Opinion

Two Sunday Remembrances Call Out in Defense of the Full Spectrum of Human Dignity

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Posted: Jan 16, 2022 12:01 AM
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Two Sunday Remembrances Call Out in Defense of the Full Spectrum of Human Dignity

Source: AP Photo/Shafkat Anowar

This week is bookended by two very important days: January 16 is Religious Freedom Sunday and Sanctity of Life Sunday, which some people alternately commemorate on January 23. These days, which honor our two first and most essential human rights, are under increasing attack in our nation. These rights, and the whole way of life we know and love, are being threatened, sometimes by the very government charged to protect them. 

Should these two rights—the right to life and the right to religious freedom—fall, they will take with them our whole understanding of what it means to be human and free.

The right to life is, by definition, the foundational right of any free society. If the government can decide that certain groups of innocent people—the unborn, the disabled, the elderly—are somehow unfit to live, it threatens the lives and freedom of all people. Government does not give life, and government does not have the right to take it away from the innocent.

The idea that all human lives are sacred and worthy of protection is at the foundation of American society. But today, under our egregiously broken abortion laws, the government is failing in its duty to protect lives: specifically, the lives of the unborn, and the disabled or potentially disabled unborn. In fact, in case after case, the Supreme Court has strictly limited the ability of states to protect these innocent lives by crafting a “right” to abortion that, before a child reaches viability, overrides efforts to protect life in the womb. 

Right now, the Supreme Court is deliberating on a Mississippi case, Dobbs v. Jackson Women’s Health Organization, that may restore the ability of state governments to pass laws protecting life. 

If the Court upholds Mississippi’s law—which prohibits abortion after 15-weeks—it will be an important step to restoring respect for human life. But if the Court instead strikes down Mississippi’s law and upholds Roe v. Wade, it is not just the unborn who suffer: it is all humans, for such a decision will solidify the misguided principle that one person’s “choice” can override another person’s right to life.

But we do not merely have the right to live, to exist; each human being has the fundamental right to live according to his deeply held beliefs, without undue interference from the government. We have the right to live in accordance with our consciences, and we can pursue the truth without fear of government oppression. This right, like the right to life, is part of our identity as humans. It is not granted by the government, rather – in a just nation – it is the role of government to preserve that right. 

Unfortunately, many in our government have forgotten this. Everywhere, our rights to religious freedom and freedom of conscience are being encroached upon and outright attacked.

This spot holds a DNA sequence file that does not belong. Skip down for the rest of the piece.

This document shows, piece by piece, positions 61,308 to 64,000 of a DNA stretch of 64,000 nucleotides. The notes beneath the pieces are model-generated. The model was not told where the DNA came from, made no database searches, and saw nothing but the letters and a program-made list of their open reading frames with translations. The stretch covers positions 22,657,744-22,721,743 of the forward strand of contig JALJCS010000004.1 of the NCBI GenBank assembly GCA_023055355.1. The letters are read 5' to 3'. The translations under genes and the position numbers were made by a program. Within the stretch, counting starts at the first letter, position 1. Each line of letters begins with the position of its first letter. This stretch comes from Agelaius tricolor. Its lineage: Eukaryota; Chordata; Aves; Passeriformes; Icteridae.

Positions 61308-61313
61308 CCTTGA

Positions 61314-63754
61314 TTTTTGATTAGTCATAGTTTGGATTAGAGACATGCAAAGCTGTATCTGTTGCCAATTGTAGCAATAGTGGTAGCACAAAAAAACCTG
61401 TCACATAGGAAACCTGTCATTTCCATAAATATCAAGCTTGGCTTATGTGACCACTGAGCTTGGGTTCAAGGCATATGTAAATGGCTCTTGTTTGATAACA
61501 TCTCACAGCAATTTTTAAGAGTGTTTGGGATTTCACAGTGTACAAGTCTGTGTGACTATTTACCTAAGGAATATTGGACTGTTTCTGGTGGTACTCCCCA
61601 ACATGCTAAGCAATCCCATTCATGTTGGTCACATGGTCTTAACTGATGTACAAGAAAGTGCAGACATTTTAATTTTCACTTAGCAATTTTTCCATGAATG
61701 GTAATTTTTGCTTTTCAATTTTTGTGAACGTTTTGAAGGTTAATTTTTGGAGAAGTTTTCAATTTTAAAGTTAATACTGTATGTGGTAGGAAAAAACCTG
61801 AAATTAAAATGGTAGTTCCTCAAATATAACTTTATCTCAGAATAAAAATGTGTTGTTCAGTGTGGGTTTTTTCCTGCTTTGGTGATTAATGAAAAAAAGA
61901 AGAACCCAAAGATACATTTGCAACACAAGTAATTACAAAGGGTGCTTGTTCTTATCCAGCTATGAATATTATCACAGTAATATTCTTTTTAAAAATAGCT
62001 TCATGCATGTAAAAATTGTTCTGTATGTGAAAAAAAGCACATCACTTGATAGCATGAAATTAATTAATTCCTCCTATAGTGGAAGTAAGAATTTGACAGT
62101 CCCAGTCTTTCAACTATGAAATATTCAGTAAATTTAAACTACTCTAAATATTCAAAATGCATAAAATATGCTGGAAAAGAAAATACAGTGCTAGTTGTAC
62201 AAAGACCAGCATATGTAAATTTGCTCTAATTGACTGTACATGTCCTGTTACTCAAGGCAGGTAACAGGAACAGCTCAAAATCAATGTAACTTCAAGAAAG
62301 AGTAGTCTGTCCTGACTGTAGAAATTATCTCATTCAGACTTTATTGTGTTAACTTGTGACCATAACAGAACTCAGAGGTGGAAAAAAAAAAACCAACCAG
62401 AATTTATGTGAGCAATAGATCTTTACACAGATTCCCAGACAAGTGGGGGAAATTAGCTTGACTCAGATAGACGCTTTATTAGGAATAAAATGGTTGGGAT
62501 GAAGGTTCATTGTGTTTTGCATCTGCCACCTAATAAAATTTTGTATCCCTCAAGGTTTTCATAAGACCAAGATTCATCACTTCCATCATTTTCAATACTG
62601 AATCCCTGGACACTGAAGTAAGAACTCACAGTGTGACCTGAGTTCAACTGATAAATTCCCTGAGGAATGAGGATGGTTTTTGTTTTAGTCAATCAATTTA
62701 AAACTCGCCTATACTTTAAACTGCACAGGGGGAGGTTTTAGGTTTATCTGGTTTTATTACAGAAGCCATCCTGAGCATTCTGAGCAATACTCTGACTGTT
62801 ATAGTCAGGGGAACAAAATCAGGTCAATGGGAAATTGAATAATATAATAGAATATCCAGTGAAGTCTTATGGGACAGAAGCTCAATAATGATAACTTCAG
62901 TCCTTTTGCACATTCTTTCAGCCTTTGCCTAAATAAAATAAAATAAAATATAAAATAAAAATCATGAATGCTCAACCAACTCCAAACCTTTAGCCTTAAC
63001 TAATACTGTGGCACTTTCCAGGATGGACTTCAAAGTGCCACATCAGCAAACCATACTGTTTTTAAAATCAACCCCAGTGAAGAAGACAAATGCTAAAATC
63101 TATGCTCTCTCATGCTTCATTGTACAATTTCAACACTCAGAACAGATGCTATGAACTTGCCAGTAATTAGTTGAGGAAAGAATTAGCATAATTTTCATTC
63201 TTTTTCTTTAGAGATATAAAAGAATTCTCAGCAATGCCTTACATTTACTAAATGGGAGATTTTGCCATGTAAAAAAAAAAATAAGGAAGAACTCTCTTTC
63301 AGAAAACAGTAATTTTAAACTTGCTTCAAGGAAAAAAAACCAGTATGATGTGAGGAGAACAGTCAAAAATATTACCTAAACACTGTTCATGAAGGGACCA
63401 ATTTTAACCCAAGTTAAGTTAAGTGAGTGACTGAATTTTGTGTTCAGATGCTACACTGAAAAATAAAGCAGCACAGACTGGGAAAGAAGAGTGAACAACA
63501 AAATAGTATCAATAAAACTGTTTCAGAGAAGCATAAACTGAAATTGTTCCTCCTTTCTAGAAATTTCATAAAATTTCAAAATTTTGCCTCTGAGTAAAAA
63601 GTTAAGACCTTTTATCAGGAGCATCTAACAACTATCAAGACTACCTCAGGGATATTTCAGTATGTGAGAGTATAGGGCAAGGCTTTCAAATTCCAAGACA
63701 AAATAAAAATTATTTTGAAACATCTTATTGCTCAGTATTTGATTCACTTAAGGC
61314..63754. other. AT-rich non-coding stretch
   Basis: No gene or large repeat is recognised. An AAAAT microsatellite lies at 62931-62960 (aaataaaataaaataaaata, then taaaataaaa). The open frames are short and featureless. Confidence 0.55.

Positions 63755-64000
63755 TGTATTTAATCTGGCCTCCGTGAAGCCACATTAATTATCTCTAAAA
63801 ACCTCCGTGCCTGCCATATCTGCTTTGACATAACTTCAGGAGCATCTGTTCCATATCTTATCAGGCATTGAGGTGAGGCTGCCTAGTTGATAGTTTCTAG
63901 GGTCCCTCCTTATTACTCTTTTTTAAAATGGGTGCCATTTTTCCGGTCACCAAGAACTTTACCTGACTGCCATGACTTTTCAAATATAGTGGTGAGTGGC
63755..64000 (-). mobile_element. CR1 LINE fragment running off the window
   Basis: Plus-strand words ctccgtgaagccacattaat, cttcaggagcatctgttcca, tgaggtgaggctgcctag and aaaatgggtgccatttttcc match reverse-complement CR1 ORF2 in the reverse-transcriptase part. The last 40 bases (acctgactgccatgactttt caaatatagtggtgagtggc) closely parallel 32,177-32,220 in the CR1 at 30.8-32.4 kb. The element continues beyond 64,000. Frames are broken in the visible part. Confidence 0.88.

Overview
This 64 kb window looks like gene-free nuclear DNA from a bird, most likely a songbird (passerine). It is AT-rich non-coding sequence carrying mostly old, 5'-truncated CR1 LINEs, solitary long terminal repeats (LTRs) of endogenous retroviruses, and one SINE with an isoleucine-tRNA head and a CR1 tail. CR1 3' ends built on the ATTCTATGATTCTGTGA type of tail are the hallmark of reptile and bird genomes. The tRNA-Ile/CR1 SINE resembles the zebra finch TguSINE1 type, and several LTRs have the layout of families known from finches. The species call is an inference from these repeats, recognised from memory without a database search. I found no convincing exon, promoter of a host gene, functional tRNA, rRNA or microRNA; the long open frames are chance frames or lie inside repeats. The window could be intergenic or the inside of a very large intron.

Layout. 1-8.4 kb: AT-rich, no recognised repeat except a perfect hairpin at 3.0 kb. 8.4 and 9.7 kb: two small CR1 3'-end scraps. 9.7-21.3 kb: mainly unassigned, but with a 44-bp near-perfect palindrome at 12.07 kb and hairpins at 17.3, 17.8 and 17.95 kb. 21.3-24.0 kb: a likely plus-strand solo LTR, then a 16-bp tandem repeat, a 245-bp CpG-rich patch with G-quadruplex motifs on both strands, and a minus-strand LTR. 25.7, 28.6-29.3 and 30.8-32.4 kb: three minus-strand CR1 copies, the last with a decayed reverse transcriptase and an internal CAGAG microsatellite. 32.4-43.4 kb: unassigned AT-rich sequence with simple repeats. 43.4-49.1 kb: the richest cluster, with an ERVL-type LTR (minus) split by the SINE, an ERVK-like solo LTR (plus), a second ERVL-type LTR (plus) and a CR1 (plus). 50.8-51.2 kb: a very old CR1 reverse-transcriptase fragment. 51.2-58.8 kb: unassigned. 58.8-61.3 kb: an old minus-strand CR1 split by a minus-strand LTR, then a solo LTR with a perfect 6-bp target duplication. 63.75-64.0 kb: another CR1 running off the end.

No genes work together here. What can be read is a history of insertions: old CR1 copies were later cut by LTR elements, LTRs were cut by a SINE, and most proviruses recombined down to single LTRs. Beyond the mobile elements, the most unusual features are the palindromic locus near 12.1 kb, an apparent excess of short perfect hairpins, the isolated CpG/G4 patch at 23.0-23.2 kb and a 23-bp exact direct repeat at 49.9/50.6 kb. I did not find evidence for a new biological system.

For example, in 2020, a young girl wanted to wear a mask to school (in accordance with her school’s COVID-19 guidelines) that said, “Jesus loves me.” This mask was no more or less proclamatory than many other masks, some of which bore slogans like “Black Lives Matter.” But the school singled her out and prohibited her from expressing her beliefs in this way. 

Fortunately, after Alliance Defending Freedom (ADF) intervened, the school agreed to allow the girl to wear her preferred mask. 

But the pressures continue to build. Counselors find themselves silenced and punished for helping their clients live consistently with their religiously-informed beliefs about sexuality and gender. Nurses and doctors who believe that all life is sacred are being forced to participate in procedures that violate their beliefs—or risk losing their jobs. Parents who question whether it is wise and healthy to treat their daughter as though she were a boy find themselves undermined and deceived by school districts, some of which have gone so far as to aid children in lying to their parents about their struggles with gender dysphoria. 

When the government chooses one set of ideas and elevates it over another, freedom suffers. When, as is happening now, the government decides that gender and sexuality are fluid, and punishes anyone who questions those sacrosanct notions (even those who use solid science to raise genuine concerns), everyone suffers. 

These two rights—the right to life and the right to religious freedom—are foundations of human dignity. When we look from one to the other, we see the whole scope of what it means to be human: to participate uniquely in the image of God, to merit respect from the moment of our conception until the moment of our natural death, and to be able, during our lives, to pursue the truth about God, ourselves, and our purpose, without undue government interference.

We stand at a crossroads. As a country, we have long ignored and denigrated these rights in our laws and a culture. But there is still a way back. We can return to respecting these vital rights. 

Should we choose, instead, to increasingly trample on these rights, it will not be long before we find that the road we have chosen is dark indeed.